Continuing the "Bad Wolf" arc of the series, a poster advertising a rave on a wall near where Pete was supposed to die in the beginning has the words "BAD WOLF" defacing it.[1][2] Rose refers to the ending of this episode in "The Parting of the Ways", telling Jackie that she met her father and was the girl who held Pete's hand as he died.[3] Although Pete Tyler dies in this episode, an alternate universe version of him appears in the second series episodes "Rise of the Cybermen"/"Age of Steel" and "Army of Ghosts"/"Doomsday".[4][5]

Production[edit]

The Reapers initially looked more like the Grim Reaper. (Pictured: an artist's representation of the Grim Reaper.)

According to producer Phil Collinson, showrunner Russell T Davies came up with the concept for "Father's Day" at an early stage in the planning of the series, as it was a "perfect time travel story".[6] Davies wanted the storyline to be easy-to-follow and drawn from human emotions.[6] Additionally, the previous seven episodes had established why Rose was a good companion, and so "Father's Day" shows that she does make mistakes, but in a relatable way.[6] Davies chose Paul Cornell to write the episode; Cornell was a successful writer of Doctor Who spin-off material, especially in novels for the Virgin New Adventures, which bridged the gap between the classic series and the new.[7] Davies originally intended that the episode be a small budget-saver character piece investigating the death of Rose's father, but Cornell suggested the addition of the Reapers and BBC Head of Drama Jane Tranter encouraged the additions of monsters to the new series.[8] Working titles for the episode included "Wounded Time" and "Wound in Time".[9] Davies came up with the final title of "Father's Day" in February 2005, shortly before the series began airing.[7]

Davies and Cornell debated whether it should have been Rose's plan all along to save her father; this is left ambiguous in the episode. Billie Piper felt that it did not occur to Rose until after she began travelling.[3] In the original script, in the scene where the Doctor opens the TARDIS doors and discovers only a police box interior, the police box fell apart. This was changed for reasons of cost, and Cornell has stated that he thinks the change is an improvement.[3] Cornell also states that the character of Pete Tyler is based on his own father, who attempted many different jobs and schemes (including, like Pete, selling health drinks) before eventually finding success running a betting shop. Pete's line "I'm your dad, it's my job for it to be my fault" is taken from something Cornell's father once said to him.[3] Originally Pete was to take a swig of wine before sacrificing himself, but this was removed because a correlation between alcohol and bravery was not thought to be a positive message.[3]

The entire episode was shot in Cardiff,[6] in November 2004.[3][7] The weather changed frequently during filming, and the cast began to fall ill; Eccleston had a cold.[3] The production team selected several streets that looked similar.[6] Most of the streets were in the community of Grangetown. The streets did not require much work for them to resemble 1980s streets; only a few satellite dishes were taken down.[3] The church is St Paul's Church, also in Grangetown.[7] The set of the Tyler's flat was redressed for the time period.[3] For the 1980s style, members of the cast and crew brought in photographs of themselves from the '80s; for example, peach dresses and "big hair" were incorporated, but these elements were not meant to be distracting. Camille Coduri, who played Jackie, wore a wig for this episode.[6] Some of the conversation between Rose and her father in the car was cut because the car had made the dialogue delivery too "bouncy".[3] Piper was scared of holding the baby. Because the baby is present throughout the majority of the episode, but they were limited to how many hours they could work with the infant, an "artificial baby" was used as a placeholder in some scenes.[3]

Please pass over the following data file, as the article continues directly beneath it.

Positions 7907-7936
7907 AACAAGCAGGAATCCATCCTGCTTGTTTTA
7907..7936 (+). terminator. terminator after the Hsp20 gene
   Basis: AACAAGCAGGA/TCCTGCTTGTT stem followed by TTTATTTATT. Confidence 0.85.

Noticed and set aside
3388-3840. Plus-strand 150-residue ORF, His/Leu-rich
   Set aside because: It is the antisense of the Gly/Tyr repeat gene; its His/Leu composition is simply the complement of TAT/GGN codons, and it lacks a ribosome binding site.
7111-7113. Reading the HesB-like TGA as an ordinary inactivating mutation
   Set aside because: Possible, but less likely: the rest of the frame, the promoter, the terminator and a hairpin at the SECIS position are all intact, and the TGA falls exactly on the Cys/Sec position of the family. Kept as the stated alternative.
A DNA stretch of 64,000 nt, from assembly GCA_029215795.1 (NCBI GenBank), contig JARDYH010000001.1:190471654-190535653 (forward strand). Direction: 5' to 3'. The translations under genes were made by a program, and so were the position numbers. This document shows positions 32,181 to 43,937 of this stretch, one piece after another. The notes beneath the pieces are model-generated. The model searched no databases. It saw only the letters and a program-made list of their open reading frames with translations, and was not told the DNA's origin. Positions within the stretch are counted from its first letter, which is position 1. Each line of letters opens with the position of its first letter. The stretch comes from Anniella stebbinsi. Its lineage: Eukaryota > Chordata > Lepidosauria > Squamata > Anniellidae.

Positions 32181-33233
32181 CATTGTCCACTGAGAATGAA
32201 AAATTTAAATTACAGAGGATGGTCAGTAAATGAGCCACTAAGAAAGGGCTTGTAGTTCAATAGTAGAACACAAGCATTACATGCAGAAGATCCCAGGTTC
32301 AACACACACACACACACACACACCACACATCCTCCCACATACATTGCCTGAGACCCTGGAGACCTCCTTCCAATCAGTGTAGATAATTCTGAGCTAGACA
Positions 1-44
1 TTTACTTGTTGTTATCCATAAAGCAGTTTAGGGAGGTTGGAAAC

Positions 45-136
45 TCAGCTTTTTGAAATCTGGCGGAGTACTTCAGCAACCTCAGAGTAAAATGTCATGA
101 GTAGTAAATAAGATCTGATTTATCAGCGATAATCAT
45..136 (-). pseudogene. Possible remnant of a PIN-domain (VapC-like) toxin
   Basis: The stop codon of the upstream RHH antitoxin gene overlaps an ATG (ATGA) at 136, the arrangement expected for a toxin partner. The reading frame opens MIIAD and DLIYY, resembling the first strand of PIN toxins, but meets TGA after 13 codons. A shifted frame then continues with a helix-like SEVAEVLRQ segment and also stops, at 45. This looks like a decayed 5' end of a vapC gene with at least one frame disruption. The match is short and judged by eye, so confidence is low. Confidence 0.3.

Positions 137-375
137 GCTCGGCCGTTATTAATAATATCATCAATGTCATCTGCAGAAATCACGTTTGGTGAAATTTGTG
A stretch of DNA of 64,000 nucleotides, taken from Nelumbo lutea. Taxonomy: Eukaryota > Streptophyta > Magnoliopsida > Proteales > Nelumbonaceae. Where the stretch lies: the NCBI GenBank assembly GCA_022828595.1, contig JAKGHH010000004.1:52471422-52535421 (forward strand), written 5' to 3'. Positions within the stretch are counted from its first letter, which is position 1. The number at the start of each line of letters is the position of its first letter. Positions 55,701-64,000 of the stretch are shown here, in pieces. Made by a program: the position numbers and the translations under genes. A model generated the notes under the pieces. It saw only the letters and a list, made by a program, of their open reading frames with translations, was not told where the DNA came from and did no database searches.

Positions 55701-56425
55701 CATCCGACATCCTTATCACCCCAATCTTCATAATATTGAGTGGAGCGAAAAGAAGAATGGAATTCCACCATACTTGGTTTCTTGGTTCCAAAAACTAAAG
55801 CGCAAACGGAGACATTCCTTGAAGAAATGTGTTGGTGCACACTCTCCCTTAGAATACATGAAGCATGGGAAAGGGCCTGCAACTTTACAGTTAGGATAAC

The Reapers went through many designs. Originally, they were supposed to be "men in cowls" based on the Grim Reaper; the final design retains some of this image with its "scythe-like tail".[10] The original design was deemed too similar to creatures seen in "The End of the World", and so were reworked into something more "otherworldly".[6] They were not originally intended to fly. There was also discussion of how much they should resemble animals as opposed to the Grim Reaper; the end result is a mixture of the two approaches.[3] The final design had a "shark quality", bat wings, and a mouth influenced by the praying mantis. Vulture sound effects were used for its screech.[6] The model was made over two months, being finished at the end of February 2005 rather than at the beginning of January as scheduled.[10] The special effects team then had two or three weeks to complete the "40-odd shots" of the completely CGI Reapers in the episode.[10] The episode ended up more expensive than intended because of the CGI.[8]

Outside references[edit]

"The Lamb and Flag", a pub from the sitcom Bottom, is referenced in the episode.[1] When time is damaged, one of the effects is that mobile telephones all begin to repeat the message, "Watson, come here, I need you," purportedly Alexander Graham Bell's first words ever spoken over a telephone. However historical records believe the words to be "Watson, come here, I want you."[8] The error was not present in Paul Cornell's original script, but crept in at some point during production. Producer Phil Collinson speculated that it was because the line was rerecorded; it was originally recorded by someone who the production team felt put on too false of a Scottish accent, and so it was rerecorded with a real Scot.[3]